Results from STRUCTURE analysis with K = 3 clusters, where the ten replicate cluster analyses have been aligned in CLUMPP. Each of 46 populations (1166 trees in total) is represented with a horizontal bar. Vertical height of the bar represents the number of trees in the population (range 10–35). The first 29 populations (from above) are natural populations—the last 17 are landraces. For each population, an estimated cluster membership coefficient is shown; bar colours indicate the clusters: (1) light green = India—dry interior and moist west coast, (2) orange = India—semi-moist east coast and Myanmar and (3) blue = Thailand and Laos

In the second round of STRUCTURE analyses, separate analyses were run on the populations from the main clusters resulting from the first round, though no second-round analyses were conducted for cluster 1, since no landraces clustered with these populations. The two main clusters (clusters 2 and 3) used as starting points had slightly different compositions with regard to natural populations than clusters 2 and 3 from Hansen et al. 2015 (see Fig. 1), since we here (correctly) assigned population 3036 from eastern India to cluster 1 (and not cluster 2) and also (correctly) assigned population 3039 from western Thailand to cluster 2 (and not cluster 3) (compare Figs. 1 and 3). Two sub-clusters were revealed within each of the main clusters (2 and 3) using the delta K method. These four sub-clusters are depicted in Fig. 4. The main cluster 2 (from the first STRUCTURE analysis) separated into one sub-cluster consisting of the four northern Myanmar populations (coloured light blue) and a second sub-cluster (coloured brown) comprising of two populations from eastern India, one from west Thailand, four from southern Myanmar and 13 landraces (Fig. 4a). Figure 4b illustrates the two sub-clusters from main cluster 3, where the first sub-cluster (coloured purple) is made up by the most eastern of the natural Thai populations plus the two Laotian populations, while the second sub-cluster (coloured light pink/white) comprises two natural populations more to the west in Thailand (3041 and 3042) and the four Indonesian landraces. The Mozambique landrace also fell into this eastern cluster. The results from the STRUCTURE analyses were thus in good agreement with the NJ tree based on Gst values (Fig. 2).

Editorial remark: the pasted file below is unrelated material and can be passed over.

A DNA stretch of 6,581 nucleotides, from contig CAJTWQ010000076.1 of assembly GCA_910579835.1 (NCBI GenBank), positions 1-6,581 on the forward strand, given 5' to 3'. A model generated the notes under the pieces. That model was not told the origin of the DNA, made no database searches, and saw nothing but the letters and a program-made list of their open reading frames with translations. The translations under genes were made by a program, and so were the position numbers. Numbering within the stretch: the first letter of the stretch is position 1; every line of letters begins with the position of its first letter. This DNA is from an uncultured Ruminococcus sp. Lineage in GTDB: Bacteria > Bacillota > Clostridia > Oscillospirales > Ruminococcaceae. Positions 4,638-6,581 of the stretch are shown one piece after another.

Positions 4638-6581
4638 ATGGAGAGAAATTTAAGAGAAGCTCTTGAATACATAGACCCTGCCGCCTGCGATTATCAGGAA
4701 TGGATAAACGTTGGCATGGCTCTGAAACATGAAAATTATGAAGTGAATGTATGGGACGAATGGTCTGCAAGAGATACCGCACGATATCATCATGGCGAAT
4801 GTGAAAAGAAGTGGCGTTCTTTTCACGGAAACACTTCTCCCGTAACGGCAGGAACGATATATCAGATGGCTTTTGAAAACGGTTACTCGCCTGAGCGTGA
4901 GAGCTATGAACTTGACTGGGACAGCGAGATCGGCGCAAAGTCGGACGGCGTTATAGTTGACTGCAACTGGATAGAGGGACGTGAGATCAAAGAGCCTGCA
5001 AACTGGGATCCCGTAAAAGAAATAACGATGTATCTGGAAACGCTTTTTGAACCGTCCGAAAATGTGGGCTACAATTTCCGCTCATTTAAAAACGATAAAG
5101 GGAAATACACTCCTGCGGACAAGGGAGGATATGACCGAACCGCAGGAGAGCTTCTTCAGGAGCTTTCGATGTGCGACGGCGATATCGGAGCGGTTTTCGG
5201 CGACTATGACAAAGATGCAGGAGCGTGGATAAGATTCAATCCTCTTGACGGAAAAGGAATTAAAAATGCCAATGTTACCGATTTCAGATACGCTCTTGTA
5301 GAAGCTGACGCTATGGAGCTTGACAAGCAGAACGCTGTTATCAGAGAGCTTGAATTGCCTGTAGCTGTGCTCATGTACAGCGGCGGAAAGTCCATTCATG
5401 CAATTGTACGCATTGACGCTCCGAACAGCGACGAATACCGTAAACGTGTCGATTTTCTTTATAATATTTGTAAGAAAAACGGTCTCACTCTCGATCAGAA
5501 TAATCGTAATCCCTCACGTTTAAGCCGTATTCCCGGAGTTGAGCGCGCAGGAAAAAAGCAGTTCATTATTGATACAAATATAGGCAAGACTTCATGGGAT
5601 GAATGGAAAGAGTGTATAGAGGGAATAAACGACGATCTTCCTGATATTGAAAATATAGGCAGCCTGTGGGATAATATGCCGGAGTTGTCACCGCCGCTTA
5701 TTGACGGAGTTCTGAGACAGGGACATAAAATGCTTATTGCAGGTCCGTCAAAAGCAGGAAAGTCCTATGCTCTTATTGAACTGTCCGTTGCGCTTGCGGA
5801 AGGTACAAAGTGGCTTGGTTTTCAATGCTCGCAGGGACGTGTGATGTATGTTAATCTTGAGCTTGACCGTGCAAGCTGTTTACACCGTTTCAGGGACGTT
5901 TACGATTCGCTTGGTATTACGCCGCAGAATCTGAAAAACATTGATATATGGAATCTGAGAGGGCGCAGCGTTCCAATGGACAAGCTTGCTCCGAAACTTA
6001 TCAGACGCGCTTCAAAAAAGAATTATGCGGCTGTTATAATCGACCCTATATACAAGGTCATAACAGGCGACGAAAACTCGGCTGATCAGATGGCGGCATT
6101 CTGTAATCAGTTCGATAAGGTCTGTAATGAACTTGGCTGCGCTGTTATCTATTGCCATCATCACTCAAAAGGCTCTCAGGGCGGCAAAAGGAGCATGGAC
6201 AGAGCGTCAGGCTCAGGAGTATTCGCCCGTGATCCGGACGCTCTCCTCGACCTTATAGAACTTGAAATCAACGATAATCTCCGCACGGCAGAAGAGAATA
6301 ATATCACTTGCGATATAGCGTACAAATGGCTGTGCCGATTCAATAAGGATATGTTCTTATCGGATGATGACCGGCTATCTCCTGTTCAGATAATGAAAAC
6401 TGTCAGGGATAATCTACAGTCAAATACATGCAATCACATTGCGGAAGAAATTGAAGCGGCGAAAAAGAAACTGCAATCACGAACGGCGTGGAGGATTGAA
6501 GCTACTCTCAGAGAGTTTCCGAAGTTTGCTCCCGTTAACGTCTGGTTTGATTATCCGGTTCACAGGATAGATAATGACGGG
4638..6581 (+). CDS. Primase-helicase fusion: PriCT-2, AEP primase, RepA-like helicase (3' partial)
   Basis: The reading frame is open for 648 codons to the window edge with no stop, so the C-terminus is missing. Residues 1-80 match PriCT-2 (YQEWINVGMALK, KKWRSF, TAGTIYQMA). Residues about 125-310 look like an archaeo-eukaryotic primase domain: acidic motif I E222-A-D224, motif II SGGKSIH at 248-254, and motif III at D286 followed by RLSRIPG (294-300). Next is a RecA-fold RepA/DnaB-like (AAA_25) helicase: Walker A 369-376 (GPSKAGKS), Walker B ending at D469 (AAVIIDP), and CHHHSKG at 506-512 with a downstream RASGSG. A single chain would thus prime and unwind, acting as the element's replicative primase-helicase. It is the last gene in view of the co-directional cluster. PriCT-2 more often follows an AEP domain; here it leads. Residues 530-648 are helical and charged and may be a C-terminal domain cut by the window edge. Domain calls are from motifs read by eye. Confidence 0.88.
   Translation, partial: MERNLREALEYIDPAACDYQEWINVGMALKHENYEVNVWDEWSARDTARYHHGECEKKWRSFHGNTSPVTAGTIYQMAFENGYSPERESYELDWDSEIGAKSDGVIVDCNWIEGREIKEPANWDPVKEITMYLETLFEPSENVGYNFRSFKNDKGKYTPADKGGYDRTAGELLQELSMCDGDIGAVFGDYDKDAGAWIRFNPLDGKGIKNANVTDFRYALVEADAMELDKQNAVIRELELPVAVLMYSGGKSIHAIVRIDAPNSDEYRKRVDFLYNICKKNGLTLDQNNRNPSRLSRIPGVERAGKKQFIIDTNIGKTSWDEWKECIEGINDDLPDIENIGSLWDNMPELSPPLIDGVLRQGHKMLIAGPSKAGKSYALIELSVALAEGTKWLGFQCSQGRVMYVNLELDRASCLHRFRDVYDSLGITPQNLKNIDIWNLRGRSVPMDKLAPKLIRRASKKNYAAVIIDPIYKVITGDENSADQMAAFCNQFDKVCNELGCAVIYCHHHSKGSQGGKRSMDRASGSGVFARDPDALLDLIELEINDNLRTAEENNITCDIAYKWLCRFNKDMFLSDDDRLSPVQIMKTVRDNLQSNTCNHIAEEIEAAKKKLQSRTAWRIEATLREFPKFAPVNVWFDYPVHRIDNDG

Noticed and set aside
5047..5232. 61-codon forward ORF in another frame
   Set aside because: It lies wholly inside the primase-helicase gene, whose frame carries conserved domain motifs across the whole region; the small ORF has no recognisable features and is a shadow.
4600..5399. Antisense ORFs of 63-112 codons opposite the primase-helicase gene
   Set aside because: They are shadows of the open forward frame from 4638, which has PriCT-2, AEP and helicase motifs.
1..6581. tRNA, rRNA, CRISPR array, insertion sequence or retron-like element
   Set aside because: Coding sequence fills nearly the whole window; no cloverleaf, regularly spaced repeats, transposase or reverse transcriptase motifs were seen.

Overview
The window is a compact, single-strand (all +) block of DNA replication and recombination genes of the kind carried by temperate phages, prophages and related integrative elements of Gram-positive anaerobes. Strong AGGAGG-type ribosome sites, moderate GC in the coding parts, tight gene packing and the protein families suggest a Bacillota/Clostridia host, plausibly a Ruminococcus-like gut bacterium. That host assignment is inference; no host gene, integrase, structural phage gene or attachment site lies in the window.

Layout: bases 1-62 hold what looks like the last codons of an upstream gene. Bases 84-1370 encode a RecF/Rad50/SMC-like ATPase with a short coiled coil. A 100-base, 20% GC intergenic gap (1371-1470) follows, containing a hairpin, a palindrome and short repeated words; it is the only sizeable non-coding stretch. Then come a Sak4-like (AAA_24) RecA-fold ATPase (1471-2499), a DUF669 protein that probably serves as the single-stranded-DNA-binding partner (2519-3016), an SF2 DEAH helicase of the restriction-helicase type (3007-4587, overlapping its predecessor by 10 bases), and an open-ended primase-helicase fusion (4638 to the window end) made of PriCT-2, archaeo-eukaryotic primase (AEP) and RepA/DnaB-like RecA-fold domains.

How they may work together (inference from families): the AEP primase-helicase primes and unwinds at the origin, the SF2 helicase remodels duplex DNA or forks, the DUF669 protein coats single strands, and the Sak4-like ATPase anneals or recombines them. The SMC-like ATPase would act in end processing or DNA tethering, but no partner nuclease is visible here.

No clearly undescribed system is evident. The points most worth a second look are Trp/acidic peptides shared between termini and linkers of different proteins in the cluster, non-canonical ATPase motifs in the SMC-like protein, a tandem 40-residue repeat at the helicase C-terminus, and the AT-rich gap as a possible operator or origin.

Fig. 4

Results from second round of STRUCTURE analyses. Since no landraces were clustered together with the populations from the dry interior and moist west coast of India (main cluster 1), no second round of analysis was made for these populations. Within the two remaining main clusters, two sub-clusters were identified in each. Graphs a and b show ten replicate cluster analyses for K = 2 which have been aligned in CLUMPP

Assignment of landraces to likely population of origin

The fraction of correctly self-assigned individuals was 91.7% (661 individuals) when the reference population was split up into three main STRUCTURE clusters using the Bayesian assignment method, while the corresponding result was 53.7% (387 individuals) when individuals were self-assigned to the 29 individual populations (for the total comparison of results from self-assignment, see Table 4). However, both correct self-assignment and quality index were acceptable when based on the level of six sub-clusters (Table 4) and this scale also makes sense given the density of the sampling of reference populations from the native range. We therefore decided to assign the 17 landraces at this level, and results from this assignment are presented in Table 5. The two different assignment methods gave very similar results; therefore, below, we only refer to the results of the Rannala and Mountain (1997) method.